Phil Hopkins

Professor of Philosophy Phil Hopkins has completed an eight-month process as part of a community panel reviewing materials used at the Austin Police Department (APD) Training Academy. The panel was the longest-serving component of the Austin City Council’s Resolution 66 (December 2019), which initiated an investigation into bias and racism in the APD.  The final report has been presented to the community and to the Reimagining Public Safety Task Force and is being covered by a number of media sources, such as KXAN, whose coverage can be found here.

—January 2021

Professor of Anthropology Mel Johnson, Associate Professor of Education Alicia Moore, and Professor of Philosophy Phil Hopkins were panelists for the Georgetown Public Library event “Confronting Racism: A Community Conversation.” The event offered three sessions centered around three selected texts aimed at children, young adults, and adults. Moore participated in the panel discussing New Kid by Jerry Craft, a graphic novel about the struggle to fit in with a world that doesn’t look like you. Hopkins participated in the panel discussing The Hate U Give by Angie Thomas, which details the impact of police violence on communities of color. Johnson participated in the panel on Ibram X. Kendi’s How to Be an Antiracist, a best-selling book on how to fight racism and inequality.

—October 2020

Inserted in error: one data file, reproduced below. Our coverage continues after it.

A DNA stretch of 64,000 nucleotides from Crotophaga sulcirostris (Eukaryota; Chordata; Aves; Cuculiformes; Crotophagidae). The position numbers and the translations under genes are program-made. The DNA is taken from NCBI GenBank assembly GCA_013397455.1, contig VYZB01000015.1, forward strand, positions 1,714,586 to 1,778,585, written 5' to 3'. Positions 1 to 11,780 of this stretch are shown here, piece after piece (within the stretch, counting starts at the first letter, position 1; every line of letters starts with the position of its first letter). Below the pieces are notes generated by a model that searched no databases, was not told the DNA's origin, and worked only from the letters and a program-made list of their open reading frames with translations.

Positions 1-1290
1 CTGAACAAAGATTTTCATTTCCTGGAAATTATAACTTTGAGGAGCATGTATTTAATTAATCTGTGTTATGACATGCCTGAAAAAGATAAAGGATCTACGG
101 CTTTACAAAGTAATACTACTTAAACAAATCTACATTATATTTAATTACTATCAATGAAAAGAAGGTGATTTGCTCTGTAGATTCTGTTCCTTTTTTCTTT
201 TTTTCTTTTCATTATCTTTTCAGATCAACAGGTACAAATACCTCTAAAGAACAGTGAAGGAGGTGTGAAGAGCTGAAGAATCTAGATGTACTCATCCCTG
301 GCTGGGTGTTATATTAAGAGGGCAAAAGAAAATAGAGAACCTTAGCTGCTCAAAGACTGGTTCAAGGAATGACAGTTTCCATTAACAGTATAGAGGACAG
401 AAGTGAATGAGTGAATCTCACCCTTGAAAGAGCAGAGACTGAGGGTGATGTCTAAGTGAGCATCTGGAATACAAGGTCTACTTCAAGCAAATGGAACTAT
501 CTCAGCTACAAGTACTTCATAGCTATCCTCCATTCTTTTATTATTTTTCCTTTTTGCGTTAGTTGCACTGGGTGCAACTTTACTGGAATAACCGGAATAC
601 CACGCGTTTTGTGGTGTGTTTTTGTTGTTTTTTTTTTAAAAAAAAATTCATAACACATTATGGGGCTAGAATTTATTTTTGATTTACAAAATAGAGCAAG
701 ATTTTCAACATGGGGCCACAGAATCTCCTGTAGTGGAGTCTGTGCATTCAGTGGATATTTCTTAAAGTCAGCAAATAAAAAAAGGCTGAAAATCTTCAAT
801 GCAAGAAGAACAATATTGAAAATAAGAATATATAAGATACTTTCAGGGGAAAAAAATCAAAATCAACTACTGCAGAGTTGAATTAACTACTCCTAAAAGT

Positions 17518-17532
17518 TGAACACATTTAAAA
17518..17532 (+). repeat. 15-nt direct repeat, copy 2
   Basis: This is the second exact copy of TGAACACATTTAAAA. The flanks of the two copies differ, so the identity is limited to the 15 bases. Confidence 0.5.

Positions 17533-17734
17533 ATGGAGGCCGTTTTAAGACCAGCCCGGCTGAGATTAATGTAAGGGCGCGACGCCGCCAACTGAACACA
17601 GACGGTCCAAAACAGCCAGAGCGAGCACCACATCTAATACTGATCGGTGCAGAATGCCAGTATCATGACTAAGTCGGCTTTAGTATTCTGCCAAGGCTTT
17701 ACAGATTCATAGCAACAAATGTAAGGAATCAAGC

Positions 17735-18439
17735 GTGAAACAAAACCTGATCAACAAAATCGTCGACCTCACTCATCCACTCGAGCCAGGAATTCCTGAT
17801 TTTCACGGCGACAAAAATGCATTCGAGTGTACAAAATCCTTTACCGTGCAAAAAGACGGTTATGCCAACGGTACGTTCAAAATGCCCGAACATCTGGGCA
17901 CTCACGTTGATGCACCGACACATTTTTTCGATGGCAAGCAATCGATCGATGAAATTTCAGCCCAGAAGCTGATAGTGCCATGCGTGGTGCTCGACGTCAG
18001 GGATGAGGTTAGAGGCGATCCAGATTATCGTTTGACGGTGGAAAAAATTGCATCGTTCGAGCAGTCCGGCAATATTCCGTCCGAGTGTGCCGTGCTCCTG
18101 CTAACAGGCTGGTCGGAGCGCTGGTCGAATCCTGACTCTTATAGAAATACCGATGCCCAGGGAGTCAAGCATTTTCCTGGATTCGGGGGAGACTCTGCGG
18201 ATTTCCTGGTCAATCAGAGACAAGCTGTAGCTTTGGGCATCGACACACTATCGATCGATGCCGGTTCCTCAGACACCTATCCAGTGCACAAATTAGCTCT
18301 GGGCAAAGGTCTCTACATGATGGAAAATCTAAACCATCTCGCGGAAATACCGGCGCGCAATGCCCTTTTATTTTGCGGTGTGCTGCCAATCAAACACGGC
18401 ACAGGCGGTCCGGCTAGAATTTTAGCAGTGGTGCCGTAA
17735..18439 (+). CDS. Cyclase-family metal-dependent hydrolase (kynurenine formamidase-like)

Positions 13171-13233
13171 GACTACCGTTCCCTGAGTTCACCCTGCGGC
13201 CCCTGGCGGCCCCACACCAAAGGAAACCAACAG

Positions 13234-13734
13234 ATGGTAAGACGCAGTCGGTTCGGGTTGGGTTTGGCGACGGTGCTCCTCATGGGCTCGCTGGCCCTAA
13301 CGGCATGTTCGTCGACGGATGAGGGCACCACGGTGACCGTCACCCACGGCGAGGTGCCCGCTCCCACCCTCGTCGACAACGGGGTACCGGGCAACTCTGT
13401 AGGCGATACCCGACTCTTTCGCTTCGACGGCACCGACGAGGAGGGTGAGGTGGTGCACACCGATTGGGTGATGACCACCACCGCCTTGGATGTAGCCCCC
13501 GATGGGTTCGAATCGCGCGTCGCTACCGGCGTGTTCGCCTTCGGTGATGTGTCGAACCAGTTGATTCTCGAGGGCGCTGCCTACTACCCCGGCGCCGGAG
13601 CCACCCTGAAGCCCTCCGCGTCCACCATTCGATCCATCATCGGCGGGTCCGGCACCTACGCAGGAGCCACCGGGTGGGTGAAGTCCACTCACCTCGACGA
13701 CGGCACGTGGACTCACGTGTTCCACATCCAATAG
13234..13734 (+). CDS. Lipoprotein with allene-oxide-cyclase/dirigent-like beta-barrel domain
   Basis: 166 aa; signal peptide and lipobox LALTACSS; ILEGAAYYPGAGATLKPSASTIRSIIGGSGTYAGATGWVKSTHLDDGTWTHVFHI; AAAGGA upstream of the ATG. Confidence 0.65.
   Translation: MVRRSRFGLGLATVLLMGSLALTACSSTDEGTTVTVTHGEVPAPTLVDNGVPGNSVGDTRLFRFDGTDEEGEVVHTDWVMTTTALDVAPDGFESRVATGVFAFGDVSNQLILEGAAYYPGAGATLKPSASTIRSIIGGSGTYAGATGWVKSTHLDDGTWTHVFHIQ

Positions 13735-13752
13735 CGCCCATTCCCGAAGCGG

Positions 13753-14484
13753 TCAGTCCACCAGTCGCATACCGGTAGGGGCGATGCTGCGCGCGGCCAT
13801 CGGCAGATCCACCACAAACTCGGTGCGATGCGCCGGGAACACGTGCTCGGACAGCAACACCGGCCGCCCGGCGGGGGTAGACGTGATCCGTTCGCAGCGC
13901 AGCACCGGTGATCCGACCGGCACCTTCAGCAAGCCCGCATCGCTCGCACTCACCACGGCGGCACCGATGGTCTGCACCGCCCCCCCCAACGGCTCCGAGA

Professor of Philosophy Phil Hopkins was a panelist for “Trauma and Policing: An Abusive Relationship,” part four of the Austin Justice Coalition conversation series Imagining a World without Police,on August 5. 

—August 2020

Professor of Philosophy Phil Hopkins was a panelist in a two-part Zoom town hall meeting on policing and Arab, Muslim, and Middle Eastern communities. The event was hosted by Interconnecting Arabs, Muslims, and Middle Easterners (I-AMM) on July 18 and 25.  

—July 2020

Professor of Philosophy Phil Hopkins is the invited guest on the podcast The Partially Examined Life for a two-part episode (#248) on policing. He discusses Maurice Merleau-Ponty’s Phenomenology of Perception and Linda Alcoff and Alia Al-Saji’s developments of his theory of perception and prescriptions for disrupting racialized perceptions to try to understand persistent police violence against people of color and in general. He will also be a panelist on July 15 during a webinar for the National Association of Social Workers on policing practices, particularly during the coronavirus pandemic. 

—July 2020